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Light as air, Rue Franklin’s ile de flottante is timeless sweet

In the ever-changing world of Buffalo fine dining, few places have stood the test of time like Rue Franklin. And on the menu of the French-inspired restaurant, nothing has pleased customers longer than the ile de flottante.

The puff of meringue, floating on a sea of crème anglaise with a lacework of crunchy caramel and toasted almonds, has been on the menu since it became a fine dining restaurant about 35 or 40 years ago, said chef-owner Corey Kley.

The classic French dessert has remained for decades because it makes customers happy, but restaurateurs even happier. “It’s essentially 100 percent utilization of an egg on a plate,” said Kley. “I think that’s why it started. It’s the perfect bistro dessert.”

To make crème anglaise, a cook heats half-and-half with a little vanilla bean and a little sugar. “You heat the half-and-half mixture, dissolve your sugar and temper your egg yolks,” Kley said.

The pot returns to a gentle heat for 30 minutes, until it “just coats the back of a spoon,” he said.

The whites get whipped with a touch of sugar, and a bit of vanilla extract, until they develop firm peaks.

To assemble the desserts, a cook takes a ramekin lined with butter and sugar, and pushes that meringue into the dish. It goes into a water bath, or bain-marie, and into a low oven, at about 275 degrees. It takes about 20 minutes to cook.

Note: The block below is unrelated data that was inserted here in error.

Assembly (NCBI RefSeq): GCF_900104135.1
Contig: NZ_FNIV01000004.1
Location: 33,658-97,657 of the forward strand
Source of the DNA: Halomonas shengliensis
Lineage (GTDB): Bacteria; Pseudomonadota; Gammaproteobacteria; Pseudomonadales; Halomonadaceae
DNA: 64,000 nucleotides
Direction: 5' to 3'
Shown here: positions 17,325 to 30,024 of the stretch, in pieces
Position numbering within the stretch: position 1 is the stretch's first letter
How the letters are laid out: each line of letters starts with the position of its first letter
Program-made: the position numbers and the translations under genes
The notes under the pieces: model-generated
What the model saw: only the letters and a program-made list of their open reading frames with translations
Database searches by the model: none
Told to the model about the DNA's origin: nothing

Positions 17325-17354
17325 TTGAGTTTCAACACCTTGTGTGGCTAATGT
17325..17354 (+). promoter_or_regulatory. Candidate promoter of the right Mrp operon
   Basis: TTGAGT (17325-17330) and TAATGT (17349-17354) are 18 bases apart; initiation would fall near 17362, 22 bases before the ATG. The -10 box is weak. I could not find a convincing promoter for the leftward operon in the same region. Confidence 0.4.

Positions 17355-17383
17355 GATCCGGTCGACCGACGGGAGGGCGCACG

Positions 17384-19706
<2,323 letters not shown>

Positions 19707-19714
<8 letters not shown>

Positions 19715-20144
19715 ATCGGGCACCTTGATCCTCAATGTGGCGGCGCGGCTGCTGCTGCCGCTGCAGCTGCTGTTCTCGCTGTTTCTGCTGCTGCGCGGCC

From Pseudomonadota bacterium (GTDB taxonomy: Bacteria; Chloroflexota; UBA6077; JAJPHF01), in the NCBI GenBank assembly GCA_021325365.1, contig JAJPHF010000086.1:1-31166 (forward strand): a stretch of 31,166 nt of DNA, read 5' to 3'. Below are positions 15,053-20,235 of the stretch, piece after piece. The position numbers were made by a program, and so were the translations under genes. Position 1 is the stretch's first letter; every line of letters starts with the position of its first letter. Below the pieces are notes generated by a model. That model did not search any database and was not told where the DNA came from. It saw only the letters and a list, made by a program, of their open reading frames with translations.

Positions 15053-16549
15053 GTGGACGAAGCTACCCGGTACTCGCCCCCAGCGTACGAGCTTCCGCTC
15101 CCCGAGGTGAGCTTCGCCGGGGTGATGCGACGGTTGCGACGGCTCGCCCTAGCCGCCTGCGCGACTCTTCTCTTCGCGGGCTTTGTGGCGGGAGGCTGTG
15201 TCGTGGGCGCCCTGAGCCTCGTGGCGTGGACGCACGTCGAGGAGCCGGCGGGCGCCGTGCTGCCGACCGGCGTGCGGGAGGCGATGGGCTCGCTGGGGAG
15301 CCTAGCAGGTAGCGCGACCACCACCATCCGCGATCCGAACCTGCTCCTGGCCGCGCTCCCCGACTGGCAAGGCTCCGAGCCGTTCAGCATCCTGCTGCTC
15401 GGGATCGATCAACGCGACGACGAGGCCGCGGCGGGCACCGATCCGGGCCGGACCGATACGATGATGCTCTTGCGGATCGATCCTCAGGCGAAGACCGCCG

“We do them ahead of time,” Kley said. When an order comes in, a cook put sugar in a pan and makes caramel, cooking the sugar for about 90 seconds, until it reaches about 375 degrees. “Then we drizzle that over the top, where it immediately hardens up to form that really nice crunch on a pillow of air.”

Then it’s just some sliced, blanched, toasted almonds over the top. Like all Rue Franklin’s desserts, it sells for $8.50.

“It’s the number one most requested dessert. We have a list of guests who come in who must have it,” Kley said. It’s also the dessert he recommends for groups. “There’s nothing on it that’s offensive to anyone, and it’s fine without nuts, if there’s a nut allergy.

“It’s the perfect balance between lightness and richness, in my opinion,” he continues. “It’s light as air. There is some richness with the crème anglaise. It’s not overly sweet. It’s nutty, and you get some backup nut from the caramel.”

The only thing it doesn’t touch is chocolate, Kley noted. “In my opinion, it’s the perfect party dessert.”

Info: Rue Franklin, 341 Franklin St. (852-4416, ruefranklin.com)

email: agalarneau@buffnews.com

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